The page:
Tuesday, May 28, 2013

NYC Tries to Make Parking Smarter

NYC has notorious parking problems, and finding a spot can be very difficult.  This leads to plenty of illegal parking, and added congestion to NYC's already packed streets.  A study of one NYC neighborhood by Transportation Alternatives found that 1 in 6 cars were parked illegally, and over 50% of the street traffic was looking for a spot to park.  Transportation Commissioner Janette Sadik-Kahn's tenure has been marked with bold efforts to improve the function of city streets, including new solutions to persistent parking troubles.

NYC has an expanding community-based pilot program to re-examine and re-tool their parking management.  Called SMART Park, the program is inspired by the demand-management theories of Donald Shoup and aims to make parking easier, reduce congestion, and improve safety for New York motorists.  SMART Park is a series of targeted pilot programs developed with communities around the city.  Starting with stakeholder meetings and data collection through timelapse cameras, the program identifies areas where parking is a consistent problem.  Though each area is approached individually, common elements of the SMART Park program include increasing the meter price of parking, charging higher rates during periods of peak demand, reviewing loading zones, allowing longer parking times (up to two hours), and expanding meter coverage to later in the day.  The pricing system is progressive, such that the per-hour rate increases for longer parking durations.  For six-months the pilot programs are in place and monitored, then the data is analyzed and presented to local community boards and the business improvement district.  If the program has been successful and is adopted by the community, it can be made permanent.

Currently, two pilots have been completed and made permanent.  One pilot is being prepared to launch this spring, and another one is being proposed.  Reviews conducted by NYC DOT have found a slight increase in parking spot vacancy, though even at levels below 80% occupancy some drivers still consider parking "hard to find."  Unique vehicle turnover has improved substantially, and the average parking duration has been reduced.  Illegal parking is also reduced, and drivers generally are happy or neutral about the program.  In fact, many drivers surveyed didn't even know the parking charges had been increased.  This has lead many, including Donald Shoup, to suggest that the prices could and should be increased even higher.  Unlike similar programs around the country, there is no indication that increased revenues are dedicated to the local neighborhood.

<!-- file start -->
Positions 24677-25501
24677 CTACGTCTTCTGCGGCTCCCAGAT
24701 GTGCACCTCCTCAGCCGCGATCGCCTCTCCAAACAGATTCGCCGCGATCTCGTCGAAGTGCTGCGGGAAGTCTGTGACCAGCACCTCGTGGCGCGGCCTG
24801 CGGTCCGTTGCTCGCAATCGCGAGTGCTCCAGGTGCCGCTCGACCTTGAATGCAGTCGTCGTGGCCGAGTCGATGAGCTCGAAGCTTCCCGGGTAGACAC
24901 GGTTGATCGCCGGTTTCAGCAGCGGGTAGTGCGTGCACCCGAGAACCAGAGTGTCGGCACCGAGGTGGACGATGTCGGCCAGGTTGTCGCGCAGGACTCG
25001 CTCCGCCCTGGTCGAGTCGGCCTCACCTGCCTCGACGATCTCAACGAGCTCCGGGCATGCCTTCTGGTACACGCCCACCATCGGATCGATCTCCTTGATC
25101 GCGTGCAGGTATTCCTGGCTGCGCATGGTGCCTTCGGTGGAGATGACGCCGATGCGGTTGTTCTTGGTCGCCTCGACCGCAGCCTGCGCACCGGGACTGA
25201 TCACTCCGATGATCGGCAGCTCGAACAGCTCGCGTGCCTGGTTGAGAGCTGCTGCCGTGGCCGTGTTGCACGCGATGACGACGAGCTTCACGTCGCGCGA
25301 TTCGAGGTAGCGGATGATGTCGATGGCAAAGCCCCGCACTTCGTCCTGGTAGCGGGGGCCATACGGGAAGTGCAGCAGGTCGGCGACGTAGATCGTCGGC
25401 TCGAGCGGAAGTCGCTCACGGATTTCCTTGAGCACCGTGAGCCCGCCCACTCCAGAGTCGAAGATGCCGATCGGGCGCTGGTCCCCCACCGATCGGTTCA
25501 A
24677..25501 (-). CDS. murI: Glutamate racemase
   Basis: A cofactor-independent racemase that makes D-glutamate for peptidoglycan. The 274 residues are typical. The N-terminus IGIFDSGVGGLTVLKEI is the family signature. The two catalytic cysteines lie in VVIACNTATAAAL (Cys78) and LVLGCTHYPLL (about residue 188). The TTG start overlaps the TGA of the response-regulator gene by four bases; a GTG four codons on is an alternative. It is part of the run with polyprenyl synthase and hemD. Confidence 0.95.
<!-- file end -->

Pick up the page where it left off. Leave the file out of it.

NYC has also, just this month, begun experimenting with high-tech parking management techniques that give drivers real-time access to parking occupancy maps and the ability to pay for parking by phone.  Sensors embedded in the road monitor parking space occupancy, providing real-time parking availability by block though a smart phone application or website.  After registering online, drivers can also pay for parking using the smart phone app or though a phone call or text message. The system can alert drivers when their meter is expiring, allowing them to feed the meter from anywhere.  As part of NYC's continuing open data efforts, NYC DOT is posting the parking availability online as a live feed for developers to use and has a 40 day rolling archive available to researchers.

The new "Parking Availability Technology Pilot" program, introduced this month in partnership with PayByPhone, is so far available in just one pilot location in the Bronx with 177 spaces. Interestingly, this program is not part of the SMART Park program.  Unlike San Francisco and Los Angeles, NYC has implemented parking-monitoring and parking-pricing programs separately.  The promotional material for the new program explicitly mentions that no price changes are included in the pilot, so it is likely an intentional strategic decision.  However, it seems that this technology would be a logical addition to the SMART Park program.

What do you think?  Is SMART Park a good model for parking demand management, or should it be more aggressive? Would it benefit from the addition of more technology, or is the high-tech approach more hype than help?

Thoughtfully edited by Brett Lezon

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